Dear Cameron Charles Yarbrough:
Pardon me, but your great-grandfather is having a surreal moment. Knowing you are now firmly ensconced in the first grade is taking some getting used to.
I remember entering Ms. Dent’s first-grade class at Colonial Hills grammar school in East Point a few millennia ago.
My memory is a bit hazy on the details, but I am reasonably sure I could not have told my great-grandfather after my first week of school that there are 21 consonants and five vowels in the alphabet and then follow that up with some deft arithmetic. As best I can recall, I spent my first year learning to tie my shoes and the Pledge of Allegiance.
Now, I am living in mortal fear that you will soon be calling to inform me that I have put commas in all the wrong places. Just what I need: another editor.
Your enthusiasm comes at an appropriate time. I am serving as a member of Gov. Nathan Deal’s Education Reform Commission. We have been tasked with the responsibility of looking at all facets of public education and seeing where we think things can be improved. One of the governor’s charges was that we make a special effort to ensure that all children are reading at the third-grade level as they enter the fourth grade. I predict this is not going to be a problem for you. You are eager to learn.
A lot of children don’t have the support system you have. I wasn’t there when you first announced your discovery of the alphabet from A to Z and the two-plus-whatever-equals-whatever pronouncement to your dad and to your grandparents, but I suspect there were high-fives all around, which can only motivate you to learn more and earn more high-fives. That has to be pleasing to Ms. Graves, who has the awesome responsibility of sharing these and even more exciting new discoveries with you in the months to come.
Your experience is a reminder that education is about two things and two things only: The student and those given the responsibility to teach them. Everything else should be in a support role to make that interaction as effective as possible. Nothing more.
We want to ignore the fact that public schools are a reflection of society. If a child is hungry, abused, exposed to drugs or to no discipline at home, that will carry over into the classroom. If, on the other hand, children have a family that loves them and supports them and understands the importance of a quality education as yours does, that will also carry over into the classroom.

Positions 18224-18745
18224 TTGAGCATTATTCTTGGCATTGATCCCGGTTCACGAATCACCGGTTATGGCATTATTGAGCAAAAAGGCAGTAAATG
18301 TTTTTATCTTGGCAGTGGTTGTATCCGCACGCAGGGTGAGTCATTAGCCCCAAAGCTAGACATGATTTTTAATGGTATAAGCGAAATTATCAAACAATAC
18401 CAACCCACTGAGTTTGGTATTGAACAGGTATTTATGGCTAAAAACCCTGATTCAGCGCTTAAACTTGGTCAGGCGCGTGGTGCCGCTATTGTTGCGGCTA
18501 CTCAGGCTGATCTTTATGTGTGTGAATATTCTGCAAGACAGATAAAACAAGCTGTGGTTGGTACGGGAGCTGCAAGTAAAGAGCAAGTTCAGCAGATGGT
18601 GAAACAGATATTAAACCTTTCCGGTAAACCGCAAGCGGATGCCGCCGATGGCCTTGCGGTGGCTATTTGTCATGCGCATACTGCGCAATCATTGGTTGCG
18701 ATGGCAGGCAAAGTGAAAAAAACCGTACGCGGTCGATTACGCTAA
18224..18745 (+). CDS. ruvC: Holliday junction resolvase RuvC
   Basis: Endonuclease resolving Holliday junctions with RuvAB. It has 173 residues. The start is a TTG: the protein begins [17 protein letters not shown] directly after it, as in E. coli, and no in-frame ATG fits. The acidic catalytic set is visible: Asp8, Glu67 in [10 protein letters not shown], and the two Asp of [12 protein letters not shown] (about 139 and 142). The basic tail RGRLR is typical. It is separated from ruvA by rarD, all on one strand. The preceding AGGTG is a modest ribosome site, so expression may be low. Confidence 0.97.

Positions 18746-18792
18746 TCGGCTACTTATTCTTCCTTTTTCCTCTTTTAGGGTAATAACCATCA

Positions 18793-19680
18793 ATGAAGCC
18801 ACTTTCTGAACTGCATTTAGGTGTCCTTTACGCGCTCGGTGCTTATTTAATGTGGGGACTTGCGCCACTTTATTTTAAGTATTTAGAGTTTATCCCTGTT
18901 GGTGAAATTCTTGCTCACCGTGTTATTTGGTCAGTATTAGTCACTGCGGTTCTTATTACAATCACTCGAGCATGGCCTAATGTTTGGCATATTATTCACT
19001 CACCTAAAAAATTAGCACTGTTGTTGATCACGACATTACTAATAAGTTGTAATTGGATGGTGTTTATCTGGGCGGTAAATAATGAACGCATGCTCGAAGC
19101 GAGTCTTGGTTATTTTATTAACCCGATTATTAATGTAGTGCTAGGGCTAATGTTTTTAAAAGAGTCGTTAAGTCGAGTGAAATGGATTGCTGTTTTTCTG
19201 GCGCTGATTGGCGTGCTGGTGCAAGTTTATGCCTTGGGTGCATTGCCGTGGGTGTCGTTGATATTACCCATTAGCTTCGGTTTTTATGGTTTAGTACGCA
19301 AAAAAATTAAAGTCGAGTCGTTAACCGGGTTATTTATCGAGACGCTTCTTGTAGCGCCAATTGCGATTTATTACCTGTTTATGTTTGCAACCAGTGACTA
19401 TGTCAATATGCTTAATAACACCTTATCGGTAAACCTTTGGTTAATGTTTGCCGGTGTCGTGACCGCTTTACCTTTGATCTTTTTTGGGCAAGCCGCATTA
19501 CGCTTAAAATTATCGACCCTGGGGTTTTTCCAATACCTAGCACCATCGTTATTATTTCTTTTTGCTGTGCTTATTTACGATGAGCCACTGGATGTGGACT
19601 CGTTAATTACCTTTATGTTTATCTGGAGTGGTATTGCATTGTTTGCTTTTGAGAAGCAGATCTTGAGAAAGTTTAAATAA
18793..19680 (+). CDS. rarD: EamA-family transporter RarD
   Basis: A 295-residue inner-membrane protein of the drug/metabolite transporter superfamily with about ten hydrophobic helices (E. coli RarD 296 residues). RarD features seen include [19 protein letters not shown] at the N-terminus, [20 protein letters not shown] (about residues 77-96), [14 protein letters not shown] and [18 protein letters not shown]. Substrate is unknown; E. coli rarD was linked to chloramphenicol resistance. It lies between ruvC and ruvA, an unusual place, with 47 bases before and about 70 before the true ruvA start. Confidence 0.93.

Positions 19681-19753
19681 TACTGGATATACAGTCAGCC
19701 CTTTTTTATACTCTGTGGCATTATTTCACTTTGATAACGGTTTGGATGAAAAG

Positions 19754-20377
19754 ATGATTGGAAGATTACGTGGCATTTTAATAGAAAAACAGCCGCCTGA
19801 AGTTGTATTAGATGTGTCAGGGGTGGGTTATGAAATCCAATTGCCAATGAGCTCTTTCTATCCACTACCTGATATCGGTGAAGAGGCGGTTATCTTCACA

This seems simple enough, but in all of our discussions in the Education Reform Commission since we began our work, I haven’t heard much said about how we are going to deal with the problem of the lack of parental involvement in a child’s education.
What I am trying to accomplish as a member of the commission is to ensure that our public school teachers have an environment in which they can teach you and others without the plethora of unnecessary rules and regulations foisted on them by politicians and bureaucrats at all levels of government. We are spending a lot of time in our meetings talking about teacher compensation.
That is important, but teachers like your grandfather, your great uncle and your buddy, Cousin Nick — and I suspect, Ms. Graves — didn’t get into the business to make a lot of money. They got into it believing they could influence young lives for the better. We need to get out of their way and let them do it
All that the politicians and bureaucrats and deep-pocketed, out-of-state special interest groups and their media cronies seem to have accomplished thus far is to suck the joy and passion out of the teaching profession with their meddling and second-guessing.
Whether I will have any influence in the final report of the commission to Deal remains to be seen. There are a lot of wink-wink politics involved and a lot of special interest people hovering around the periphery. I’m only one small voice.
But this much I do know: Hearing the excitement in your voice about school has made me more determined than ever to do all I can to see that you never want to stop learning and that teachers never stop wanting to teach you. That is the least I can do.